Post navigation

Prev: (09/04/19) | Next: (09/05/19)

Officials hope for solutions beyond Seattle from King County Regional Homelessness Authority

It has been a caveat on nearly every major Seattle effort to combat homelessness. The problem, many contend, is regional. Wednesday, the City of Seattle and King County rolled out the plan to try to address the crisis at a higher level.

County Executive Dow Constantine and Mayor Jenny Durkan announced legislation Wednesday that will create a new regional authority overseeing “a unified response to homelessness.”

The new King County Regional Homelessness Authority will “administer and oversee regional homelessness efforts” including:

  • a thorough review of the programs and services provided by both the city and county, the scope of the Authority will include coordination of all outreach, diversion, shelter, rapid re-housing, transitional housing and permanent supportive housing services and most of the region’s prevention efforts.
  • The Authority will assume oversight of shelters currently contracted with the City of Seattle and King County. Capital housing efforts will not be included, nor will the City of Seattle’s Navigation Team.
  • The new Office of the Ombuds under the Authority will help people receiving housing services resolve issues with conditions and programming. As patterns emerge, the Ombuds will suggest changes to policies and contracts to improve the system.

“Today marks the start of a new era in the fight against homelessness for our entire region,” Durkan said in an announcement of the new authority.

“The historic step we are taking today will help do more to prevent homelessness, to serve people experiencing homelessness, and to center race and social justice in everything we do. It will take all of us working together as we stand up this new entity and come together to truly unify our work to build a better future for our entire region,” Durkan said.

King County will dedicate about $55 million in service and administrative funding and $1.8 million to support start-up. Seattle is adding approximately $73 million for services and administrative funding, and up to $2 million for start-up costs. “Actual funding will be subject to appropriations through the normal budget process of the respective councils and through a pending decision of the All Home Coordinating Board,” the announcement reads.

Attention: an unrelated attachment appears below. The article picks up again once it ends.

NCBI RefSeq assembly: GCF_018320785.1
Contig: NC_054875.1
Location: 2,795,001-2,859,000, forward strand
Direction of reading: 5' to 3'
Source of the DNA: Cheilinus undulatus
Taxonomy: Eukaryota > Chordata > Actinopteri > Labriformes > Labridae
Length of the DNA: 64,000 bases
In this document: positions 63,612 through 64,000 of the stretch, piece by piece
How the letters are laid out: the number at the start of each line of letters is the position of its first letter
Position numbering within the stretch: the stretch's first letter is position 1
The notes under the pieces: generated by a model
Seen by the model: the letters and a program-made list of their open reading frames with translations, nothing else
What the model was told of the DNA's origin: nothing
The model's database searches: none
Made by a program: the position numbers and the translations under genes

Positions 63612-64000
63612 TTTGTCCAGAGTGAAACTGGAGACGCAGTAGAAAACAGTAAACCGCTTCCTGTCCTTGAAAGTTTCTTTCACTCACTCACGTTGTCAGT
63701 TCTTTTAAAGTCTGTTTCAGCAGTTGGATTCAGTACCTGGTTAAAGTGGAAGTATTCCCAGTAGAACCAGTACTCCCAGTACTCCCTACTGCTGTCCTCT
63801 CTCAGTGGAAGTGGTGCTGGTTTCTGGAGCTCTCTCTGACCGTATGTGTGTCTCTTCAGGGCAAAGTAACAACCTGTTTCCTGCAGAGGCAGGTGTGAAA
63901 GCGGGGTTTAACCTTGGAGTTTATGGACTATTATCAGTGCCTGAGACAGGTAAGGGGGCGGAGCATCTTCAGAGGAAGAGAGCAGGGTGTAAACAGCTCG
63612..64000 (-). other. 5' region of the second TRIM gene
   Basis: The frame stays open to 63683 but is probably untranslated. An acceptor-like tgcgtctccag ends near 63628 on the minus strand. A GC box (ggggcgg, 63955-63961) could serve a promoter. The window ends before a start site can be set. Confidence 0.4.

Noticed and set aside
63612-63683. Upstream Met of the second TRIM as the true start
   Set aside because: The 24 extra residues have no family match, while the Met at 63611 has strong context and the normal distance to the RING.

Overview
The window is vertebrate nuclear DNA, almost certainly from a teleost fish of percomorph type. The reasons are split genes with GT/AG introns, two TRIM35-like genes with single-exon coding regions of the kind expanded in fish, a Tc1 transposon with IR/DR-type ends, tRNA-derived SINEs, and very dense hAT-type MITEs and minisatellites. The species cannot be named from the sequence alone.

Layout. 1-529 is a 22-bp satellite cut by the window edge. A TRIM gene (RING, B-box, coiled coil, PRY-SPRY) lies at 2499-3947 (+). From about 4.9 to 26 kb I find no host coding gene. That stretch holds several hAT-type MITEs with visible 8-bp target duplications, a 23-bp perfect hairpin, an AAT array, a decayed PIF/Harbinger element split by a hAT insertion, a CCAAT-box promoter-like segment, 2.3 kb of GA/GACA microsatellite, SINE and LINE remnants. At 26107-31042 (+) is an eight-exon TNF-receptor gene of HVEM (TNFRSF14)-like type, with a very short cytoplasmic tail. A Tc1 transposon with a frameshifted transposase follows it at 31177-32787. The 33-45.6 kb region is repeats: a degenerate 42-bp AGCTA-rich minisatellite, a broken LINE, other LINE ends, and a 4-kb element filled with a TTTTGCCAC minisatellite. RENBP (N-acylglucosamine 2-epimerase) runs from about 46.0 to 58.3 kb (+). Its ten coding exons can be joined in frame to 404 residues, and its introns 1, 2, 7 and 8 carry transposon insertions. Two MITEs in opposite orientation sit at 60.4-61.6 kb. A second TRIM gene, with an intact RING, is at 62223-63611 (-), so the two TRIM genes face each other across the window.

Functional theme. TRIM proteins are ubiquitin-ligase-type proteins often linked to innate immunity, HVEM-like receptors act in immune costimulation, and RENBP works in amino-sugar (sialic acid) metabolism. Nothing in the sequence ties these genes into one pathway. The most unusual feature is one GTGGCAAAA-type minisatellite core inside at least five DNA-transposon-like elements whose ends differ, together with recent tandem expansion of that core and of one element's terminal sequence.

Funding amounts from King County and Seattle include more than $42 million of federally awarded Continuum of Care funds, according to the county.

The effort will be headed by an appointed governing board:

The 11-member Governing Board will be comprised of experts who provide guidance, management, and oversight to the PDA. All are confirmed by the Steering Committee. Three members must have lived experience of homelessness. The King County Executive, King County Council, Seattle Mayor, and Seattle City Council each appoint two members. The Steering Committee’s two members with lived experience will jointly appoint three Governing Board members. The Governing Board hires, fires, and reviews the performance of the Executive Director.

To create the authority, the Seattle City Council and the King County Council will take up legislation in coming weeks with a goal for approval by mid-December, according to the county’s announcement.

Subscribe and support CHS Contributors -- $1/$5/$10 per month

One thought on “Officials hope for solutions beyond Seattle from King County Regional Homelessness Authority

  1. I’m one of those people who have issues with Seattle’s homeless programs because we needed a regional approach (If we build it will they come … from Renton, Bellevue, Tacoma, etc.). Seattle’s generosity is making Seattle’s problems worse.

    This is a great start to a regional process. Once we add Snohomish and Thurston counties we’ll really be on a path to a truly regional response, rather than just moving the issue from place to place.

Leave a Reply

Your email address will not be published. Required fields are marked *

This site uses Akismet to reduce spam. Learn how your comment data is processed.